Why AP has called control of the US House for Republicans
Nov 16, 2022, 2:20 AM | Updated: 4:36 pm
(AP Photo/J. Scott Applewhite)
Republicans won control of the U.S. House on Wednesday after The Associated Press declared Mike Garcia the winner of a race in California, securing the party the requisite 218th seat for the majority in the chamber.
The release of thousands of votes in California’s 27th District allowed the AP to determine that not enough votes were outstanding for Democratic challenger Christy Smith to overtake Garcia.
It took more than a week after the Nov. 8 midterm elections for Republicans to reach the minimum 218 seats needed to flip the House from Democratic control for the next Congress. The full scope of the party’s majority may not be clear for several more days — or weeks — as votes in competitive races are still being counted.
Democrats will finish with at least 210 seats but no more than 217.
The AP does not make projections and will only declare a winner in a race when it’s determined there is no scenario that would allow the trailing candidates to close the gap.
WHAT WAS THE HOLDUP?
With some states breaking records in terms of mail-in ballots, vote counting was slowgoing in many states. Following voting changes during the coronavirus pandemic, some states instituted more permanent balloting changes, including no-excuse absentee and early in-person voting.
Republicans were within six seats of reaching the 218 needed for a majority last Sunday, but contests in California and Colorado remained uncalled. On Monday night, the party picked up another few seats, to reach the 217 mark.
It wasn’t until Wednesday that Republicans finally hit 218 with new votes coming in from California.
WHY DOES THIS MATTER?
Republicans have been angling to take over Congress from Democrats, who have controlled the Senate since 2021 and the House since 2019.
The party that controls the House is able to elect a new speaker. Taking power on Jan. 3, the GOP caucus will elect a new speaker, run every committee and decide what bills come to the House floor.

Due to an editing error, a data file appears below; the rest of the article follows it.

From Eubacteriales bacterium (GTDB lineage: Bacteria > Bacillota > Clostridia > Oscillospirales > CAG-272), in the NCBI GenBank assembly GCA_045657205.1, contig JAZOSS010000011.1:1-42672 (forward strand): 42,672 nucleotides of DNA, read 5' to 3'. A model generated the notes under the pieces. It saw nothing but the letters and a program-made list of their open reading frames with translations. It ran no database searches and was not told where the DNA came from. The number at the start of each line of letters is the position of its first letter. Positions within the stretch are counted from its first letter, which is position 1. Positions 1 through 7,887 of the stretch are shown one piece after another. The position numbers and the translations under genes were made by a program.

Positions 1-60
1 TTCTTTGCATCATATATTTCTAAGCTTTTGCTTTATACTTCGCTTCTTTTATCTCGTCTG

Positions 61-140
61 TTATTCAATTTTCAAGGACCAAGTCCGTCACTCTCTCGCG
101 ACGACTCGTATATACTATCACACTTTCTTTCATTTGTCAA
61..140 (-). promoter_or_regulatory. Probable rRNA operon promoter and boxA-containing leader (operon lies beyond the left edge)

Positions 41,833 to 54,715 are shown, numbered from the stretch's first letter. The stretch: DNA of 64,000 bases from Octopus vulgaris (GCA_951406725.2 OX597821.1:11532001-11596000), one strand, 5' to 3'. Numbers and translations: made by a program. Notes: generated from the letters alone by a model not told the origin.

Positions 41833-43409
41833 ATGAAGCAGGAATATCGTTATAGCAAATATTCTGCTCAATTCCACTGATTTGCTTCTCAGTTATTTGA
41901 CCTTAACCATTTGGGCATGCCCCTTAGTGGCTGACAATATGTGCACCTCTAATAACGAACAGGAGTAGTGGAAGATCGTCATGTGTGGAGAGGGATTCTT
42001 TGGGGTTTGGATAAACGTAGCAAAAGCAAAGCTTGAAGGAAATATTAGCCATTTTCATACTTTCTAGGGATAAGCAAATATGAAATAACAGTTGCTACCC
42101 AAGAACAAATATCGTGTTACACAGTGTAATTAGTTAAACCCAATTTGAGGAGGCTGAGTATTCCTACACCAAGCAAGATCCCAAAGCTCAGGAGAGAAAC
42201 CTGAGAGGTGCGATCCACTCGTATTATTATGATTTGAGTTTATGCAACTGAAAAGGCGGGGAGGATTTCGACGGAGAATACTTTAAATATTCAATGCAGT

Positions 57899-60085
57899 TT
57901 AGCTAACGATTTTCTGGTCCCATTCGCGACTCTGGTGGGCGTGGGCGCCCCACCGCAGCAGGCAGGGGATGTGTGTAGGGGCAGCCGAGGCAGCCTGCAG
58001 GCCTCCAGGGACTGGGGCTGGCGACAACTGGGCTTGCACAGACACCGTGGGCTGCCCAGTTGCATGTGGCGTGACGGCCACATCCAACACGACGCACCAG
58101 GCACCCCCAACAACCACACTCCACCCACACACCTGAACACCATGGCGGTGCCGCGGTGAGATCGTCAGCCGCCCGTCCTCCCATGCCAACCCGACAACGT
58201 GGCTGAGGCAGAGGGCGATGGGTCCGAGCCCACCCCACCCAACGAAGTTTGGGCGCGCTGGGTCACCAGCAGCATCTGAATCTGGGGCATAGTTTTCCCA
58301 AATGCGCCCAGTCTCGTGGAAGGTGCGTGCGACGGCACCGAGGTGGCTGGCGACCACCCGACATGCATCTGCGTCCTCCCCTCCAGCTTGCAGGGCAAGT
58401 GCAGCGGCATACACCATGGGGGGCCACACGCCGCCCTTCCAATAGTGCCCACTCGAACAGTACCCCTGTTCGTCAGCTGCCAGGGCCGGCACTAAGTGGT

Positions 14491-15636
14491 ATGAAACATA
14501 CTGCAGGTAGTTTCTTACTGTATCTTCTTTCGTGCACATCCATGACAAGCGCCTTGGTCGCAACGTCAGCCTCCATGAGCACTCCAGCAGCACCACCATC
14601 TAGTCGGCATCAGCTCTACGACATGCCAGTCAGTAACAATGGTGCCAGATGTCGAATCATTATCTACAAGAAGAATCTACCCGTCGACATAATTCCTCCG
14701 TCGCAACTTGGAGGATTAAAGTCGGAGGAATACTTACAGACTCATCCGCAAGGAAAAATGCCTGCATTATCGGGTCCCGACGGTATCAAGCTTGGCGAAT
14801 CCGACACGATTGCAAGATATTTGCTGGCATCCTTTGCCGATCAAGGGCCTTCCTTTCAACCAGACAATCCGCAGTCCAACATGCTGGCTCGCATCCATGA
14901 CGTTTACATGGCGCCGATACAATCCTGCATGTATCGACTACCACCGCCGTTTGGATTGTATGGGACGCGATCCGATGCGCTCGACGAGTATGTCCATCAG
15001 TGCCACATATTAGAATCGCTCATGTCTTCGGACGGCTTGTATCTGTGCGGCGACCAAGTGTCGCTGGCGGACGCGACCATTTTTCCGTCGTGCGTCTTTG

House GOP leader Kevin McCarthy has already unveiled his “Commitment to America,” a broad outline of economic, border security and other policies that the GOP would propose in the early days of the next Congress.
McCarthy won the nomination for House speaker on Tuesday, with a formal vote in January.
With the House under Republican control, it is possible that much of President Joe Biden’s agenda would be effectively dead for the final two years of his term. Bills need to be approved by both the House and Senate to make it to Biden’s desk.
WHAT ABOUT THE SENATE?
Last Saturday, the AP determined that Democrats had maintained control of the Senate after calling the Nevada Senate race for incumbent Democratic Sen. Catherine Cortez Masto over Republican challenger Adam Laxalt. The Georgia race between Democratic Sen. Raphael Warnock and Republican challenger Herschel Walker is headed to a runoff next month, meaning that Democrats could pick up a 51st seat.
If Republicans win in Georgia, the chamber will remain split at 50-50, as it is currently, with Vice President Kamala Harris — who sides with Democrats — being a tiebreaking vote.
Last Friday, AP declared that Democratic incumbent Mark Kelly had defeated Republican challenger Blake Masters in Arizona, bringing the chamber’s partisan divide to an even 49-49.
Meg Kinnard can be reached at http://twitter.com/MegKinnardAP
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